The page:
Was I being treated this way because I was a female fan? Because true fans don’t concern themselves with their favourite players’ personal lives? Or because the world of sports fandom simply doesn’t have room for someone who shares my convictions: that a player accused of violence should sit out until the case has been resolved, and/or until it has been made clear to fans that, if the charges have merit – as the MLB clearly feels the ones against Mr. Osuna do because it handed him one of the most substantial domestic-violence policy violation suspensions in league history – at least some attempt has been made at rehabilitation and restoration, and not just as it relates to his pitching arm?

The reality is the allegations against Mr. Osuna may never be proven and Jays fans may find ourselves stuck in the grey area between not guilty and innocent, as many other sports fans have been before us. Ultimately, the silence of the alleged victim may be bought with an out-of-court settlement. It’s easy to do that when you’re earning millions of dollars a year.

I’m not comfortable if the silence is also my own. We live in a world where our most vulnerable are being abandoned by governments and marginalized by fellow citizens. In the grand scheme, professional sports should be the least of my worries – yet I can’t help but feel that if the big leagues are in the spotlight, they, too, should be the ones to stand up and fight for change on behalf of those who can’t. There’s a reason NFL players taking a knee got so much attention. These guys get respect, even if they don’t always deserve it. What if one league, or even just one team, took a zero-tolerance policy when it comes to domestic abuse?

As I was writing this, the unsettling story of the violent assault of Buffalo Bills running back LeSean McCoy’s ex-girlfriend, the victim of an alleged home invasion, surfaced on social media. Buffalo fans might soon find themselves in the same position as Toronto fans – waiting for details, weighing the moral risks of supporting a player who may have crossed a line, and wondering who to believe.

I don’t have clear answers, but I know this: When I watch my son play baseball, I see him mimic the movements and the mannerisms of his favourite players. He looks up to these people and because of that, I have no choice but to hold them to the highest possible standard. I don’t think it’s unfair to expect professional athletes to be as above average in their personal lives as they are in their professional ones, to strive to be good citizens just like the rest of us are supposed to do. I’m not asking for a crucifix-kissing saint. I just don’t want my kids’ favourite players to be allowed to hurt vulnerable people, ever – and if they do, I don’t want it to be so beyond the pale for me to suggest that their careers be put on an indefinite pause.

Story continues below advertisement

That’s why I find the Jays management’s current position on Mr. Osuna so unsatisfying. Perhaps I wouldn’t feel this way if the team had communicated that Mr. Osuna’s lost wages were going to be put into a domestic-abuse-prevention fund. If fans had been assured that the team was more committed than ever to educating players about domestic violence, to supporting their players in every possible way – not just on the field, but with mental-health awareness and action, the kind of action that may stop this sort of thing from happening with such alarming frequency.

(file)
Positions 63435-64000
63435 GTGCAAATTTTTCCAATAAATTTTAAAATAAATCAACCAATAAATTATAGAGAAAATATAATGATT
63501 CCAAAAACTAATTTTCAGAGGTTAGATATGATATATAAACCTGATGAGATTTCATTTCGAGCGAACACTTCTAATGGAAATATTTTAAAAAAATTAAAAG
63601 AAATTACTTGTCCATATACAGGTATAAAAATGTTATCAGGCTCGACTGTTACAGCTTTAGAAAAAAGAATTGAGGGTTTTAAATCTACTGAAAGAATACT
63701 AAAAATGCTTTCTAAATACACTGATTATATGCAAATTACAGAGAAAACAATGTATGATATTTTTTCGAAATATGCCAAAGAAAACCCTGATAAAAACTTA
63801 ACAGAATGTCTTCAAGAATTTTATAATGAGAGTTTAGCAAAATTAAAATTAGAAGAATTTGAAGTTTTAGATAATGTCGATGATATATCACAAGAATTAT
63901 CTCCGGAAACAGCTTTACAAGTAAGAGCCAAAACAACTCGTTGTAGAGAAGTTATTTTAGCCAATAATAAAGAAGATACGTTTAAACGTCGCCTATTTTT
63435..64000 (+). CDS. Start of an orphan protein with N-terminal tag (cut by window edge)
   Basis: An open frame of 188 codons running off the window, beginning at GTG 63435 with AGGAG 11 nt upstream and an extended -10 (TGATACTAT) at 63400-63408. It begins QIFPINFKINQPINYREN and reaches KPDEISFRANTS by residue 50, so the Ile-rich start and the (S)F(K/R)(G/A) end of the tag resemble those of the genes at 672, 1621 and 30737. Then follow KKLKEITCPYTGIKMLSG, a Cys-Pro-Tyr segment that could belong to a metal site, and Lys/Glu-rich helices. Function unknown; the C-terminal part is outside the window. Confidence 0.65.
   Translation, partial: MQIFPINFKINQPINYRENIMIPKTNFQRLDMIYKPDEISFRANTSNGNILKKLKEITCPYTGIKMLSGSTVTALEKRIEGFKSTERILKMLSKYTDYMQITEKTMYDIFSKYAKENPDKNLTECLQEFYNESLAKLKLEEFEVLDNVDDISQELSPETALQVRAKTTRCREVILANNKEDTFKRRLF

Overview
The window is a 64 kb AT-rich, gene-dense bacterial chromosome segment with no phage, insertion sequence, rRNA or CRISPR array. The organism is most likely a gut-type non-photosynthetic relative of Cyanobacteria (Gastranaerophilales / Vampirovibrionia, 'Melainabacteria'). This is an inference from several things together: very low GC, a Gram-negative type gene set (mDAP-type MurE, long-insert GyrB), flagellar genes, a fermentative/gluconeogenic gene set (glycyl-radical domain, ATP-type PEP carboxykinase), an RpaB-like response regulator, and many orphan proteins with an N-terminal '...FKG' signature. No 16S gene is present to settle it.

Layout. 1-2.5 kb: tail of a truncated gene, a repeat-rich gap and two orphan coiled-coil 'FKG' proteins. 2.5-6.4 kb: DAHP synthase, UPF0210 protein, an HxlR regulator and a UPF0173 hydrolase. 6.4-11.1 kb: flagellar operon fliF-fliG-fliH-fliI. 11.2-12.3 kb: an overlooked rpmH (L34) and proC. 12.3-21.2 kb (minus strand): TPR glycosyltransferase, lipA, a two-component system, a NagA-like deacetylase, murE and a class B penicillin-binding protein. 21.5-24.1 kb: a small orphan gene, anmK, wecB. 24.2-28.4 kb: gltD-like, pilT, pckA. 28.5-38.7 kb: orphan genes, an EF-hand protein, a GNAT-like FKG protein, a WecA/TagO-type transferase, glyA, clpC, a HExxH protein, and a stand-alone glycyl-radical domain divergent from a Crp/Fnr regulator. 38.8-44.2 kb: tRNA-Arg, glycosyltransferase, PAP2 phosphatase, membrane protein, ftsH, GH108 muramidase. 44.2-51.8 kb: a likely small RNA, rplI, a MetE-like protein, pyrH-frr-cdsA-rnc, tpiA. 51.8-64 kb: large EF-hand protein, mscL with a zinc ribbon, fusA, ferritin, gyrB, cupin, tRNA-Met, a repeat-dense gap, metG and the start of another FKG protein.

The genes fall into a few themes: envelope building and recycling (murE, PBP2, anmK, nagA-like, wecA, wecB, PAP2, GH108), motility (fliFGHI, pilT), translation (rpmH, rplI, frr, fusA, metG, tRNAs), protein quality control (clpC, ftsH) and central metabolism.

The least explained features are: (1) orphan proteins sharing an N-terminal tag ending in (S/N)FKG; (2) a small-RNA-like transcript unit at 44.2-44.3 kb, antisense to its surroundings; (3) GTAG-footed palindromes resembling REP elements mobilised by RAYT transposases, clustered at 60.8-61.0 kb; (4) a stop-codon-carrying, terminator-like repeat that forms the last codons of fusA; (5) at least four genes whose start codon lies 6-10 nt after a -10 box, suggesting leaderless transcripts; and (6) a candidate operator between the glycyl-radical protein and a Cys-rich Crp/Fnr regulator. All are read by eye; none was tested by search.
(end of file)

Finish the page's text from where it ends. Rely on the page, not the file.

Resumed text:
If nothing changes, I’ll miss out on watching the rest of the Jays season and, as the Twitter cacophony assured me the other day, no one will care if I do. But I’m still hoping the team I love will choose to do better. An independent investigation and a punishment doled out that does not – at least as far as fans know – contain any attempt at rehabilitation (beyond a coach’s heartfelt hope that a player can “turn his life around”) is as empty as the beer cans fans sometimes throw onto the field in a rage. Toxic masculinity in sports is a problem because it alienates people – not just female fans such as me, but those among us who have been physically abused and feel powerless and afraid because of it. I want my team to send a clearer message to all fans that domestic violence is not tolerated in professional sport. Until we know for sure that Mr. Osuna is innocent we should not be expected to jump to our feet and cheer his name.

I say this as a true Blue Jays fan, a female Blue Jays fan, a mother, a feminist and a realist: It’s not going to feel as good as we think it will to see Mr. Osuna take the field before the air has cleared. Any victories he may lead us to will feel hollow if the allegations against him are proven true. It’s not going to hurt anyone, at least not physically, to wait a little longer – just until we can be certain of him again. It might even make the world – of sports, at least – start to feel like a better, safer place.

Report an error Editorial code of conduct
Comments are closed

We have closed comments on this story for legal reasons or for abuse. For more information on our commenting policies and how our community-based moderation works, please read our Community Guidelines and our Terms and Conditions.

Due to technical reasons, we have temporarily removed commenting from our articles. We hope to have this fixed soon. Thank you for your patience. If you are looking to give feedback on our new site, please send it along to feedback@globeandmail.com. If you want to write a letter to the editor, please forward to letters@globeandmail.com.
Cannabis pro newsletter